WIPO Arbitration and Mediation Center
ADMINISTRATIVE PANEL DECISION
Red Bull GmbH, Audi AG v. Thijjs van der Tuin
Case No. D2016-0061
1. The Parties
The Complainants are Red Bull GmbH of Fuschl am See, Austria, and Audi AG of lngolstadt, Germany, represented by Drzewiecki, Tomaszek & Wspólnicy Spólka Komandytowa, Poland.
The Respondent is Thijjs van der Tuin of Utrecht, the Netherlands, self-represented.
2. The Domain Names and Registrar
The disputed domain names <audi-redbull.com>, <audiredbull.com>, <audi-redbullracing.com>, <audiredbullracing.com>, <redbull-audi.com> and <redbullaudi.com> are registered with Key-Systems GmbH dba domaindiscount24.com (the “Registrar”).
3. Procedural History
The Complaint was filed with the WIPO Arbitration and Mediation Center (the “Center”) on January 12, 2016. On January 12, 2016, the Center transmitted by email to the Registrar a request for registrar verification in connection with the disputed domain names. On January 13, 2016, the Registrar transmitted by email to the Center its verification response confirming that the Respondent is listed as the registrant and providing the contact details.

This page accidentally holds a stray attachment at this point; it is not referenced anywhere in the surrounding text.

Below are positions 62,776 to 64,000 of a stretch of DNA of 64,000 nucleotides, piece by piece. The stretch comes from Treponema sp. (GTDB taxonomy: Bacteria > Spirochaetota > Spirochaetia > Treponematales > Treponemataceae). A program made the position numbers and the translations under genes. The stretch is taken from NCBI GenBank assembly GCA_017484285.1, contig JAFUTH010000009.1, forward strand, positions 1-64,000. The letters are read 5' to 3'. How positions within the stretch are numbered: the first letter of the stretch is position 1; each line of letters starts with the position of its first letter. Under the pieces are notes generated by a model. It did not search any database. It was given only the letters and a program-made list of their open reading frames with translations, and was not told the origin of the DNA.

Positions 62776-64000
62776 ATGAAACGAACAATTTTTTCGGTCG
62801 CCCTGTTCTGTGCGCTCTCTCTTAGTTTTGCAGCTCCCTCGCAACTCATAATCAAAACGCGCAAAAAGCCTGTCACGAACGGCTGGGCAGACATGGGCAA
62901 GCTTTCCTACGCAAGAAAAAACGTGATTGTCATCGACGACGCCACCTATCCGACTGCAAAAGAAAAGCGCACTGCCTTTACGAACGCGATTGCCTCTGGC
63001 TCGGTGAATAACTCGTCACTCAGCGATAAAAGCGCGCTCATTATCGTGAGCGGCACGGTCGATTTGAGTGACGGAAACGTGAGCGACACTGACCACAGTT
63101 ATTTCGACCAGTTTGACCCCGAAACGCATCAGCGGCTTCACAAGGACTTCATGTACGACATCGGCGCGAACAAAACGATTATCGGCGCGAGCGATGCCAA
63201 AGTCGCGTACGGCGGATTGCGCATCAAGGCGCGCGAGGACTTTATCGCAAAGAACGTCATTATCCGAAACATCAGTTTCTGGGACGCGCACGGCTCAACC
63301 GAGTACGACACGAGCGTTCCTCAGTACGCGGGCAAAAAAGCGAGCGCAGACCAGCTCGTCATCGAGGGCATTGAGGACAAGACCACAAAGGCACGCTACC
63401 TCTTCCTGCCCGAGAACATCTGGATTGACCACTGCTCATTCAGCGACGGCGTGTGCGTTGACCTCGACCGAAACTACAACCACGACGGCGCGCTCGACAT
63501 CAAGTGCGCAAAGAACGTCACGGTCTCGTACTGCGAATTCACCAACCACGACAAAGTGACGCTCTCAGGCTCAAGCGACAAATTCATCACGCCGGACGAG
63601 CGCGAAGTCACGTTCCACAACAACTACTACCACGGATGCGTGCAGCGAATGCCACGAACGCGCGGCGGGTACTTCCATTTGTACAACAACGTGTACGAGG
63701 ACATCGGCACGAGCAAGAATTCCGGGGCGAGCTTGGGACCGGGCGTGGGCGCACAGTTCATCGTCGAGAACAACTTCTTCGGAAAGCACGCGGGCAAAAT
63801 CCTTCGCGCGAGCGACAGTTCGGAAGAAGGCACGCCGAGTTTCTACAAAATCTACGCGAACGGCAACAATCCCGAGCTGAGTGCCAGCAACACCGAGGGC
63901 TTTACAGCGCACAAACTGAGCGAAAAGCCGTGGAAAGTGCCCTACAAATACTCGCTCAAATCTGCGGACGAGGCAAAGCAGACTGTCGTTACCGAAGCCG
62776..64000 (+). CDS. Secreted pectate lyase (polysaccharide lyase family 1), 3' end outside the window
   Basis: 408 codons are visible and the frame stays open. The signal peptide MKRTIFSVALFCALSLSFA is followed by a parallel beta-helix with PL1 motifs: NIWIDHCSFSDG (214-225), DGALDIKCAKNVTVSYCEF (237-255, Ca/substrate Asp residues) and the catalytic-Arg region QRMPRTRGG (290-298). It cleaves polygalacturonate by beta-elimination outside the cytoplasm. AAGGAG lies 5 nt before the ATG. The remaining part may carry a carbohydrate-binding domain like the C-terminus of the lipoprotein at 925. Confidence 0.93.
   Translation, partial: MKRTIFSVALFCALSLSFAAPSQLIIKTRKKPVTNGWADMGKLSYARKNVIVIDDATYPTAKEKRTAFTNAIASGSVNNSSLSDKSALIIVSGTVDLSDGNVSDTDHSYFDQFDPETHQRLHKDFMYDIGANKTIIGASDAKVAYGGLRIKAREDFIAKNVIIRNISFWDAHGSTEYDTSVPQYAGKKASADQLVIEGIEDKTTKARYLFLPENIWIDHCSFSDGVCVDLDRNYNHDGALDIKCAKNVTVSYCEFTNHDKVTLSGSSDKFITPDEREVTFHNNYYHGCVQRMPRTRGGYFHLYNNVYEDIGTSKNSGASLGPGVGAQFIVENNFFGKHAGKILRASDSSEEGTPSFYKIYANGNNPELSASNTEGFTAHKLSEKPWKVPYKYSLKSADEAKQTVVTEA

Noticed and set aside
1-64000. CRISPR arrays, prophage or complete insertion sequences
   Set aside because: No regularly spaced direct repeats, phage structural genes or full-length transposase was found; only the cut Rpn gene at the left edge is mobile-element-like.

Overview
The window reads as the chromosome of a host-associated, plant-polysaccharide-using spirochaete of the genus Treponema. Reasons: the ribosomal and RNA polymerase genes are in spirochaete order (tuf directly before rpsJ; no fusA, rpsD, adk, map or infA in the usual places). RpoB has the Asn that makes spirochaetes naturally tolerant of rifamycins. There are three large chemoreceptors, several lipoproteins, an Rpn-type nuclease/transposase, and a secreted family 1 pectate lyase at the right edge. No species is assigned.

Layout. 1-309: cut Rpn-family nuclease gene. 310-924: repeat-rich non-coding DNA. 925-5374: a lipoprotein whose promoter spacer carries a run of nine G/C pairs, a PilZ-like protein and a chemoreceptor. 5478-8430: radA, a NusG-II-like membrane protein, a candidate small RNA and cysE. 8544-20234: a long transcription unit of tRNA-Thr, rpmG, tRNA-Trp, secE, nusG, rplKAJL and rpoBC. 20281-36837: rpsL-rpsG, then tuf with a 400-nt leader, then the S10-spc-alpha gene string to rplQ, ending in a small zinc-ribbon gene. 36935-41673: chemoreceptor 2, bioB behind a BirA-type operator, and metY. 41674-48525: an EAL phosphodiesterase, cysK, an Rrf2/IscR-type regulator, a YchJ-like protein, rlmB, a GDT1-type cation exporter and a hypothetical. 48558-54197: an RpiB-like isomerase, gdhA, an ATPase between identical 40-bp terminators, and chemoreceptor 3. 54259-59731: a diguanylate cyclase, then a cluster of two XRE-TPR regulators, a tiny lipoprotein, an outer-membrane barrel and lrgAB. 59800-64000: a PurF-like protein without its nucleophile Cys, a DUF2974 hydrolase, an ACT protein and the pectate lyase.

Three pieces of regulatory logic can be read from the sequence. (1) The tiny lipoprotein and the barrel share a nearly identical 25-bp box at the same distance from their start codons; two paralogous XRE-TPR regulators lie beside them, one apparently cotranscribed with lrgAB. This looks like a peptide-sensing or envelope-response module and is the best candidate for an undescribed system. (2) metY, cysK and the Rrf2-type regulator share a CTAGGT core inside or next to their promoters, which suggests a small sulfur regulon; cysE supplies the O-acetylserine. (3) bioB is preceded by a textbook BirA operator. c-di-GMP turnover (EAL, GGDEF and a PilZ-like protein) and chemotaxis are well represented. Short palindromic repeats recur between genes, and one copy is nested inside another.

The Center verified that the Complaint satisfied the formal requirements of the Uniform Domain Name Dispute Resolution Policy (the “Policy” or “UDRP”), the Rules for Uniform Domain Name Dispute Resolution Policy (the “Rules”), and the WIPO Supplemental Rules for Uniform Domain Name Dispute Resolution Policy (the “Supplemental Rules”).
In accordance with the Rules, paragraphs 2 and 4, the Center formally notified the Respondent of the Complaint, and the proceedings commenced on January 21, 2016. In accordance with the Rules, paragraph 5, the due date for Response was February 10, 2016. The Response was filed with the Center on February 9, 2016.
The Center appointed Philippe Gilliéron as the sole panelist in this matter on February 12, 2016. The Panel finds that it was properly constituted. The Panel has submitted the Statement of Acceptance and Declaration of Impartiality and Independence, as required by the Center to ensure compliance with the Rules, paragraph 7.
On February 15, 2016, the Complainants submitted spontaneously a supplemental filing, to which the Respondent responded on the same date through an additional filing. The Complainants further responded to the Respondent’s additional filing on February 18, 2016.